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What is a Panic Attack?

A panic attack is characterized by a sudden wave of fear, discomfort, or sense of losing control. A panic attack can begin suddenly with no warning and there is usually no clear danger or trigger. Panic attacks are caused by an activated “flight or fight” response that then triggers the physiological symptoms. Because this “fight or flight” response, which is meant to fight off real-world dangers and protect us from harm, is triggered without an actual threat being present, panic attacks leave individuals feeling exhausted and depleted afterwards.

Panic attacks often include physical symptoms that can include: 

  • Heart-trembling, tingling or rapid heart rate
  • Sweating
  • Physical trembling or shaking
  • Shortness of breath, tightness in throat/chest
  • Hot flashes or chills
  • Nausea
  • Abdominal cramping
  • Headaches/dizziness
  • Fear of death

How is an individual impacted by psychosis?

Panic attacks can occur in stressful situations, but for some individuals they may occur frequently even when a stressful situation is not present. Individuals who experience panic attacks more frequently may have developed a panic disorder. 

Individuals with panic disorder may feel compelled to significantly change their lives to avoid experiencing panic attacks. For example, an individual may decide not to leave their home (agoraphobia) if they experienced a panic attack outside. Similarly, an individual may actively avoid any social outing if they experienced a panic attack with others present, leading to a sense of isolation, shame, and loneliness. This could also affect occupational functioning as well, leading to loss of productivity and income potential.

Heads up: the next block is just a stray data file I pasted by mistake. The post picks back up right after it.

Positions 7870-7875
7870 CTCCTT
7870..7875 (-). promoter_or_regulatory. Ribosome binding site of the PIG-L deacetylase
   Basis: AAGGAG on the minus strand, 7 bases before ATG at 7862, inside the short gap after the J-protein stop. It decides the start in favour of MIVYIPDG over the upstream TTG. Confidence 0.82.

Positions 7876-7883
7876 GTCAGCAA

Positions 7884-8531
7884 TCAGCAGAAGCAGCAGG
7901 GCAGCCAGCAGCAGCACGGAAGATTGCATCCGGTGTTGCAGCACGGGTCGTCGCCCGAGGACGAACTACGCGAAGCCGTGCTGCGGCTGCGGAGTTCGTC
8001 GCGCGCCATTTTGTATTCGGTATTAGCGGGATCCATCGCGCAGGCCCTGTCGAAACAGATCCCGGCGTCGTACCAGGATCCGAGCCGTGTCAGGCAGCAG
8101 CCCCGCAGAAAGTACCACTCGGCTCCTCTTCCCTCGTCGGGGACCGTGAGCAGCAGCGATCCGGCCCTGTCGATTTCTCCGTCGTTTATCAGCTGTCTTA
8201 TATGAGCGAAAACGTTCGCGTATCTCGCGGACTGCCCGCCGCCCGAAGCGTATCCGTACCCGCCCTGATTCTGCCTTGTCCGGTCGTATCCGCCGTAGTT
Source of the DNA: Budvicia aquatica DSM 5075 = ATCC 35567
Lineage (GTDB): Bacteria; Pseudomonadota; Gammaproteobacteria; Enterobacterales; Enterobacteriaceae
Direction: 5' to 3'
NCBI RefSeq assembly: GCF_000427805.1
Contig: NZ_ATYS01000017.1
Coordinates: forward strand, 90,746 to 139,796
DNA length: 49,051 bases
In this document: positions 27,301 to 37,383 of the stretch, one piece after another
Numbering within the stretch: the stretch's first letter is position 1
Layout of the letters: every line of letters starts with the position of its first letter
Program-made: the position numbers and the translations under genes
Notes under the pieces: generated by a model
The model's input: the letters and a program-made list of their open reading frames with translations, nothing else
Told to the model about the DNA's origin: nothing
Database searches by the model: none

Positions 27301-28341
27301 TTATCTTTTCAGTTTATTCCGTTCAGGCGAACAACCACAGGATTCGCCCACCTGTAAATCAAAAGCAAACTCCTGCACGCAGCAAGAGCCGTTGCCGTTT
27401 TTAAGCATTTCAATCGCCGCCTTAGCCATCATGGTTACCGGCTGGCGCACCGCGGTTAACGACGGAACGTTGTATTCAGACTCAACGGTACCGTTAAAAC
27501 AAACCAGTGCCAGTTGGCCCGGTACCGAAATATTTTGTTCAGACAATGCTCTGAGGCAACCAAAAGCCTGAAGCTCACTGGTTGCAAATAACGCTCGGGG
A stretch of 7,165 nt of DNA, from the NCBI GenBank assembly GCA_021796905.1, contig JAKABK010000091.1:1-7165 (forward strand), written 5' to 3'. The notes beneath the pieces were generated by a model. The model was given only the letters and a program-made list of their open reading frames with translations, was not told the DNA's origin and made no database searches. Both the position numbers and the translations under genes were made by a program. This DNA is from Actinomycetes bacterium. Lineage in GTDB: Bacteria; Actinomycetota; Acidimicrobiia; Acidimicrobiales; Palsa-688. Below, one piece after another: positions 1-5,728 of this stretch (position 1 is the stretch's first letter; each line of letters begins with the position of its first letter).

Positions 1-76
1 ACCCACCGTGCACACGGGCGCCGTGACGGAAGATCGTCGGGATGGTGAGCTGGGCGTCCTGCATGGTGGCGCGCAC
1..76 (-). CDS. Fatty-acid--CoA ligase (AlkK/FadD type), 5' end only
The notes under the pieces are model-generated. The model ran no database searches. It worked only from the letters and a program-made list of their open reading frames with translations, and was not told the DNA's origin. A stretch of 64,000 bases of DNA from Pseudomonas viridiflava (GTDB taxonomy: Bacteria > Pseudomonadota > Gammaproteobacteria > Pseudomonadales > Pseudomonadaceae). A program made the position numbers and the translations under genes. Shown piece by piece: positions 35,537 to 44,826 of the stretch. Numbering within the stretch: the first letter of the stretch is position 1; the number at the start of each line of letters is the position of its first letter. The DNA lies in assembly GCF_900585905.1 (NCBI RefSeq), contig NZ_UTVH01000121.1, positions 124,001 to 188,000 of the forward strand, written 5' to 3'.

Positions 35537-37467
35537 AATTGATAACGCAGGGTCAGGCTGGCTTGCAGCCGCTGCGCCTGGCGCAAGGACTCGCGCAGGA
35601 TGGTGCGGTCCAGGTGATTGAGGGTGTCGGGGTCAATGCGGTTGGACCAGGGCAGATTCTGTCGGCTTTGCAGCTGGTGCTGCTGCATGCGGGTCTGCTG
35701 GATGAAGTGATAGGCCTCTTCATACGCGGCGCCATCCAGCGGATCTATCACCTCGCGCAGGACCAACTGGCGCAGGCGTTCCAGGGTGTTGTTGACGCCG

How can someone reduce the impacts of psychosis?

There are a few ways to cope through an immediate panic attack:

  • Breathing: Try to breathe deeply, trying to make your exhale longer than your inhale
  • Recognition: Recognize that you are having a panic attack. If you experienced this feeling before, remind yourself that panic attacks always have an end.
  • Focus: try to find an object to focus on and begin to describe it in detail, in your mind or out loud, to ground yourself.
  • Move: find a more peaceful spot or picture a “happy place” where you feel safe and calm.

If you are experiencing ongoing panic attacks, you can also explore the use of medications and long term psychotherapy to minimize the impacts on your daily life. Seeking an evaluation with a medical practitioner can rule out any medical concerns, as well.

This page is also part of the Roamers Therapy Glossary; a collection of mental-health related definitions that are written by our therapists.

While our offices are currently located at the South Loop neighborhood of Downtown Chicago, Illinois, we also welcome and serve clients for online therapy from anywhere in Illinois and Washington, D.C. Clients from the Chicagoland area may choose in-office or online therapy and usually commute from surrounding areas such as River North, West Loop, Gold Coast, Old Town, Lincoln Park, Lake View, Rogers Park, Logan Square, Pilsen, Bridgeport, Little Village, Bronzeville, South Shore, Hyde Park, Back of the Yards, Wicker Park, Bucktown and many more. You can visit our contact page to access detailed information on our office location.